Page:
Yes, I know. It seems like everything is a potential killer nowadays.
But, this one is particularly disconcerting for many of us.
You see, for years we’ve been led to believe that as long as we follow a regular exercise program, our health should be okay.
At least, it should be much better than those who don’t follow a regular exercise program.
Makes sense, but it’s not telling the whole story.
The sobering news I’m bringing to you today, is that your basic exercise regimen may not be enough. Depressing, or what?
So, what’s the problem?
Well, according to recent research, sitting a lot is bad for our health. Much worse than what we’ve understood up to now.
It’s so bad, that even if you do meet the recommended amount of exercise each week, but are otherwise pretty sedentary, you’re still not doing enough to prevent disease caused by lack of activity.
Many of us have sedentary jobs, where we sit at desks all day long.
Then, we come home to more sedentary activities, such as eating and watching television. For the health conscious among us, there may be 30 minutes of activity thrown in somewhere, too.
So, for office workers who exercise, the day breaks down something like this…
You do 30 minutes of exercise, and sleep 8 hours at night. That leaves 15.5 hours in your day.
If you spend most of those remaining 15.5 hours in front of a computer screen, and a few more on the couch watching “Everybody Loves Raymond” reruns, this is where the problems comes in.
Because, when you add it all up, that’s a lot more sitting than standing or moving.
There have been a number of studies on the topic of inactive lifestyles in recent years.
1. Heart Disease Risk
One of those studies, which looked at men and their risk of dying from heart disease, calculated how much time they spent sitting in cars, at their desks, and in front of the television.
The researchers found those who sat most were more likely to die prematurely.
They found that men who reported more than 23 hours of sedentary activity per week had a 64 percent greater risk of dying from heart disease, compared to those who reported less than 11 hours a week of sedentary activity.
2. Improved Measurements
An earlier Australian study found that those who regularly broke up their sedentary time with movement, had healthier waist circumferences, body mass index, and triglyceride levels, than those who did not take breaks during long periods of sitting.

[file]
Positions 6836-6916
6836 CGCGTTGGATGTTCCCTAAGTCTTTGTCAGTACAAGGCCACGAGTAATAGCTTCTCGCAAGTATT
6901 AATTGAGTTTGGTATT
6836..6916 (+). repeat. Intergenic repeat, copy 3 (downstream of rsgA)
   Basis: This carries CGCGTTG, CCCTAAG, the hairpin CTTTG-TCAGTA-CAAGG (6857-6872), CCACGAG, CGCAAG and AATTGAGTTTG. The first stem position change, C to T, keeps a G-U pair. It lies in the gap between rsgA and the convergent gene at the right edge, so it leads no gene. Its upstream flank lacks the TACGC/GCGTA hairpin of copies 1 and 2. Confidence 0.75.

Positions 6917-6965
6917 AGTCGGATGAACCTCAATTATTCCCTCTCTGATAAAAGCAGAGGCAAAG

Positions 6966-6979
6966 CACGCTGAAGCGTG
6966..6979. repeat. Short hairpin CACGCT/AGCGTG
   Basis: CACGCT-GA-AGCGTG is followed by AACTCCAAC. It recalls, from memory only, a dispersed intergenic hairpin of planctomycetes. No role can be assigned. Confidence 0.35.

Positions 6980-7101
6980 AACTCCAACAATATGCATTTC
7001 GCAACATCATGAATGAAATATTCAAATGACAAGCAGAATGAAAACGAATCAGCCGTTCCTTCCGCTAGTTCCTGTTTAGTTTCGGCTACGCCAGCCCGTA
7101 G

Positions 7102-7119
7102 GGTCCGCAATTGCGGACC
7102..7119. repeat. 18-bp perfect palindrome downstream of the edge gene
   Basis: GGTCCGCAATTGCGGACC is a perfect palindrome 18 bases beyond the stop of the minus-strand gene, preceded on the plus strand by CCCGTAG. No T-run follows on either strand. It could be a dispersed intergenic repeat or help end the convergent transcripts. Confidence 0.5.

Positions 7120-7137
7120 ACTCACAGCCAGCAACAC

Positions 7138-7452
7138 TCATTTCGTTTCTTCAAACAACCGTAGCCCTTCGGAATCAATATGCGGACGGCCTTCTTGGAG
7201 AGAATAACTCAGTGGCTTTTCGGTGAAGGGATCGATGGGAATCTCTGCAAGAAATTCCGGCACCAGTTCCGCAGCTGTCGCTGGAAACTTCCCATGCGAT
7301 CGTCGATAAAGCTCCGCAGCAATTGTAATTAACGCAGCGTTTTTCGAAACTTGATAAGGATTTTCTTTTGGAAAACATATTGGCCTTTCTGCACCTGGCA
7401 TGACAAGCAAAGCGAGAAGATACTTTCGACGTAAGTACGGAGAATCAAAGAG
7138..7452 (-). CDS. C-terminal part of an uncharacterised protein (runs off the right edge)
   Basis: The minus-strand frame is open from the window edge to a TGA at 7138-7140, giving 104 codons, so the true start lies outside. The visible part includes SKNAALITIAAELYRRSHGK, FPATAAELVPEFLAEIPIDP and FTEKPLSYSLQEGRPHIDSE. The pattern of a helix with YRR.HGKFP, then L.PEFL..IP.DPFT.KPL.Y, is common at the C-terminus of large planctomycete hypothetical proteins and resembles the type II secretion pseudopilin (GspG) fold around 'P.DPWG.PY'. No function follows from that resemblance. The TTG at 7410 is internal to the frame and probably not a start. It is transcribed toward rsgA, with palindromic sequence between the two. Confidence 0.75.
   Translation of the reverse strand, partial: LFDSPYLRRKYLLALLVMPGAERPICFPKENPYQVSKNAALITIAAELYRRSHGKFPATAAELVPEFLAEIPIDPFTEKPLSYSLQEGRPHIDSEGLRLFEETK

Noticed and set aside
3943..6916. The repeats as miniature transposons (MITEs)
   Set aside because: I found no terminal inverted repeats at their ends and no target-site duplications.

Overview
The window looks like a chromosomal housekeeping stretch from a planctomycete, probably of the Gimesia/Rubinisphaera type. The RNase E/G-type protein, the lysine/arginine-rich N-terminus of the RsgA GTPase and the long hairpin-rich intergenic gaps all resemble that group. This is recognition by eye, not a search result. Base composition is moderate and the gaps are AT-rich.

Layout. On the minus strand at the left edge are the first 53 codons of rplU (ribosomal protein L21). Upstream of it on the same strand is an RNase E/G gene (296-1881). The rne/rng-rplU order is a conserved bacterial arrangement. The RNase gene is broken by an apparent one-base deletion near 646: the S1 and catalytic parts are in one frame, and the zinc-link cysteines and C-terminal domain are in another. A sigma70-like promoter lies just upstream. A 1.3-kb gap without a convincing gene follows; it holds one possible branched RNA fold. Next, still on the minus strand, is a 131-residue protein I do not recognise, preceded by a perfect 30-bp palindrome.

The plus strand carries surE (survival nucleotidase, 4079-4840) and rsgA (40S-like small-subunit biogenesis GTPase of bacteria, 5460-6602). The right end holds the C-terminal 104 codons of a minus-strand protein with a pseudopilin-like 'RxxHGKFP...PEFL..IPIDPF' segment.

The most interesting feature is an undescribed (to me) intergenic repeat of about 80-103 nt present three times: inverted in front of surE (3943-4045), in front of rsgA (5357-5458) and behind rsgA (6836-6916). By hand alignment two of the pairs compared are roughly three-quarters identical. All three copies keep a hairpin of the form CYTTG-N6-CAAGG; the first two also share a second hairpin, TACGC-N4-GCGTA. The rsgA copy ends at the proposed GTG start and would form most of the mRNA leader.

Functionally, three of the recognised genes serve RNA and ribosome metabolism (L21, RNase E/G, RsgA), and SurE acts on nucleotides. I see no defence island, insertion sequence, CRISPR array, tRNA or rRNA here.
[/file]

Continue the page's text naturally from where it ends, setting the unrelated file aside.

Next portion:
3. Activity Levels
A Finnish study demonstrated that exercise for fitness, regardless of its duration, does not decrease the overall time spent being inactive, during a normal day.
They concluded it is possible to make an improvement, however, with only slight modifications in daily activities.
4. Television Screen Time
Another study found that each hour spent in front of the television was associated with an 11 percent increased risk of death from all causes.
A 9 percent increased risk of death related to cancer.
And, a 18 percent increased risk of death related to cardiovascular disease.
While the study focused specifically on television watching, the findings suggest that any prolonged sedentary behavior, such as sitting at a desk, may pose a risk to your long-term health.
5. Mortality Risk
A further Australian study concluded that,
Prolonged sitting is a risk factor for all-cause mortality, independent of physical activity. Public health programs should focus on reducing sitting time in addition to increasing physical activity levels. (Source)
Why Is My Job Killing Me?
As yet, we’re not entirely certain why sitting is so bad for our health.
But, if you think about it, sitting is one of the most passive things you can do.
You actually burn more energy by fidgeting or chewing gum, than you do sitting still in a chair.
Major Muscle Group Inactivity